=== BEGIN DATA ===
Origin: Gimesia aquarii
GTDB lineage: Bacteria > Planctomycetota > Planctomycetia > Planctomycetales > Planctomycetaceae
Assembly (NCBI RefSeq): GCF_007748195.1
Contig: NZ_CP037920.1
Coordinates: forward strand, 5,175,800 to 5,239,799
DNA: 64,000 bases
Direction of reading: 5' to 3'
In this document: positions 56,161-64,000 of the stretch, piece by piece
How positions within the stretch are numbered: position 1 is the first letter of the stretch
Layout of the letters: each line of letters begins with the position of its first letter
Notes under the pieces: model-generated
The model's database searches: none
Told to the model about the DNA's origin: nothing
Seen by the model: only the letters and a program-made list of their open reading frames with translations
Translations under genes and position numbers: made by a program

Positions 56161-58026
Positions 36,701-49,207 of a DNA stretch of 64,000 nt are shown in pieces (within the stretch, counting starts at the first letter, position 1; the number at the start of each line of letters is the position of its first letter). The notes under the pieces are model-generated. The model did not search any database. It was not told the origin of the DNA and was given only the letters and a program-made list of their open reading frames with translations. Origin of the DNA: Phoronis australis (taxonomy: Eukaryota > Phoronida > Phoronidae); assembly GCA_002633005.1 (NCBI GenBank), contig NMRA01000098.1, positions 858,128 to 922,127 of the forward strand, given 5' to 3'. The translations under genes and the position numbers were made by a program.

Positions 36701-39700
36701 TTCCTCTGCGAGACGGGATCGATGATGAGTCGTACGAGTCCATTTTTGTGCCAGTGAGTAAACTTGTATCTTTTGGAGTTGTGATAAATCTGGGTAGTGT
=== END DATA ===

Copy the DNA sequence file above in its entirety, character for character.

Origin: Gimesia aquarii
GTDB lineage: Bacteria > Planctomycetota > Planctomycetia > Planctomycetales > Planctomycetaceae
Assembly (NCBI RefSeq): GCF_007748195.1
Contig: NZ_CP037920.1
Coordinates: forward strand, 5,175,800 to 5,239,799
DNA: 64,000 bases
Direction of reading: 5' to 3'
In this document: positions 56,161-64,000 of the stretch, piece by piece
How positions within the stretch are numbered: position 1 is the first letter of the stretch
Layout of the letters: each line of letters begins with the position of its first letter
Notes under the pieces: model-generated
The model's database searches: none
Told to the model about the DNA's origin: nothing
Seen by the model: only the letters and a program-made list of their open reading frames with translations
Translations under genes and position numbers: made by a program

Positions 56161-58026
Positions 36,701-49,207 of a DNA stretch of 64,000 nt are shown in pieces (within the stretch, counting starts at the first letter, position 1; the number at the start of each line of letters is the position of its first letter). The notes under the pieces are model-generated. The model did not search any database. It was not told the origin of the DNA and was given only the letters and a program-made list of their open reading frames with translations. Origin of the DNA: Phoronis australis (taxonomy: Eukaryota > Phoronida > Phoronidae); assembly GCA_002633005.1 (NCBI GenBank), contig NMRA01000098.1, positions 858,128 to 922,127 of the forward strand, given 5' to 3'. The translations under genes and the position numbers were made by a program.

Positions 36701-39700
36701 TTCCTCTGCGAGACGGGATCGATGATGAGTCGTACGAGTCCATTTTTGTGCCAGTGAGTAAACTTGTATCTTTTGGAGTTGTGATAAATCTGGGTAGTGT